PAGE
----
Spectrally selective carbon nanotube absorbers were prepared by electrophoretic deposition on aluminium by Chen et al. [8]. The homogeneous CNT coatings have a reasonable adhesion and exhibit fairly good selectivity for solar thermal collectors’ applications. A voltage threshold of 15 V was used in the CNT suspension system. The thickness of CNT coatings increases linearly with the deposition time. With thicker CNT coating, transition from low to high reflectance of solar absorbers shifts to longer wavelength which benefits the solar absorptance but the thermal emittance was also increased. Both higher peak temperature and longer dwell time at the peak temperature during the heat treatment improved the spectral selectivity of the CNT absorbers. The best solar selectivity was achieved with the CNT coating thickness of ~1.7 μm, where a solar absorptance of 0.88 and a thermal emittance of 0.28 was measured. As the spectral selectivity of the CNT absorbers was not good enough, further improvement by adding an antireflection layer on the CNT coating and/or by modifying the CNT layer composition was suggested.

CNT coatings were formed by spraying formulations consisting of a silicon binder and low cost multiwalled CNTs (MWCNT) on a pre-heated aluminium plate [9]. The diffuse reflectance of the coatings in the visible region (350–800 nm) was in the range of 2.6–5.11 %, depending on the MWCNT concentration in the coating. In the NIR region (850–2400 nm), the reflectance values were in the range of 4.0–6.5 %. Excellent adhesion of coating on the aluminium substrates was reported, when the CNT concentration was below 15 %. The coatings withstood the temperature cycling of -196 to 200 °C.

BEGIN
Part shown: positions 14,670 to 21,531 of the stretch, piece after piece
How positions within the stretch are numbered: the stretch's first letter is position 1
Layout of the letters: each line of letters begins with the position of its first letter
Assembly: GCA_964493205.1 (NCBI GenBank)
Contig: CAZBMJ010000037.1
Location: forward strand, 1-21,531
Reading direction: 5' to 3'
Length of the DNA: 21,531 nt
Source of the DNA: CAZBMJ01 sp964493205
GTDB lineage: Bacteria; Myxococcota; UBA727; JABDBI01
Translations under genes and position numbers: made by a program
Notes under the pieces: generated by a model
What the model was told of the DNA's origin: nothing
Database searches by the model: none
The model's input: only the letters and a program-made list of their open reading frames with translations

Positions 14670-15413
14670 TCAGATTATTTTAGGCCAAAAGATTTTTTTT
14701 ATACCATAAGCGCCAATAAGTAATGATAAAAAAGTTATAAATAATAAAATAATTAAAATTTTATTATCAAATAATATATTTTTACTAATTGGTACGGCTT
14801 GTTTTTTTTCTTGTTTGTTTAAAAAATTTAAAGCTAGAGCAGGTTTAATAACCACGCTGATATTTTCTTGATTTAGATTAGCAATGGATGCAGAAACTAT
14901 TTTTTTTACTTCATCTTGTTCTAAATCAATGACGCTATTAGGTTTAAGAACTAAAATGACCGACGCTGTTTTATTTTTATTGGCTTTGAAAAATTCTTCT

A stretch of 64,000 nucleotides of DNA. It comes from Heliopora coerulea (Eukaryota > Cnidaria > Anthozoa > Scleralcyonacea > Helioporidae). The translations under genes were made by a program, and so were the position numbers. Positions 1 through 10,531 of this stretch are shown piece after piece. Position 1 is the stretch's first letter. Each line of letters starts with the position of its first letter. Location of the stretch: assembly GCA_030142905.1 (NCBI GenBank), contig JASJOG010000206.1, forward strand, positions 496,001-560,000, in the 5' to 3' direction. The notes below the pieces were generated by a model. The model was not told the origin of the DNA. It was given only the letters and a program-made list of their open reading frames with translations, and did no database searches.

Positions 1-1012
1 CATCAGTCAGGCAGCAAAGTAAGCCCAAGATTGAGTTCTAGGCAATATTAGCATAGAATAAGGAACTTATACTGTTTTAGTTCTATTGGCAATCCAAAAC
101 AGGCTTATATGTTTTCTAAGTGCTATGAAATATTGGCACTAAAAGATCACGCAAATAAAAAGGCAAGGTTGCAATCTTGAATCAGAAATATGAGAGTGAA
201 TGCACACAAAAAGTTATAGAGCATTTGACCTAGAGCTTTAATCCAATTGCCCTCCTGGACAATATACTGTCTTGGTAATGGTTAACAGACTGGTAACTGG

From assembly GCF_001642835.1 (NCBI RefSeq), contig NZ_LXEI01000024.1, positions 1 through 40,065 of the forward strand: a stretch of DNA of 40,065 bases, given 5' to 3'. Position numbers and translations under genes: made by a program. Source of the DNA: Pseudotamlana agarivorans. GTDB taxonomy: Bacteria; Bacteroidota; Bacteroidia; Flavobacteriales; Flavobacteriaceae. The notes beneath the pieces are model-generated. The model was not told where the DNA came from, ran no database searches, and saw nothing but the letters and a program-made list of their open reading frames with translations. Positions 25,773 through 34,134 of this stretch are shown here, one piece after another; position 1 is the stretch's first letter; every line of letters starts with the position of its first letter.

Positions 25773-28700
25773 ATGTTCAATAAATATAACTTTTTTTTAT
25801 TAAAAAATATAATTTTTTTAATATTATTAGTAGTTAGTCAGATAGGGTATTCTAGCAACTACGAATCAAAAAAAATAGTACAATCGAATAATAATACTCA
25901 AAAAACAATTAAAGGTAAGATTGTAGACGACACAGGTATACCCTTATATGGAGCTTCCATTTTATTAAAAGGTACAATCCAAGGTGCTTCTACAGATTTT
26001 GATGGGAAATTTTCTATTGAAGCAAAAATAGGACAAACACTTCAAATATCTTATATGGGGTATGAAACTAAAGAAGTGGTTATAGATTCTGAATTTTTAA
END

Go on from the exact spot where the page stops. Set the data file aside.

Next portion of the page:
Surrey NanoSystems (SNS) reported two types of proprietary CNT-based coatings [10]. The Vertically Aligned Nanotube Array (VANTA) or Vantablack coating consists of a forest-like structure of vertically aligned, equally-spaced, high-aspect-ratio carbon nanotubes. The spacing of the tubes is such that virtually all of the light arriving at the surface enters the spaces between the tubes and is absorbed after multiple reflections between neighbouring tubes. Vantablack nanotubes are grown in a chemical vapor deposition (CVD) reactor. The coating can be grown on complex 3-D shapes, with optimization of the CVD plasma distribution for best results.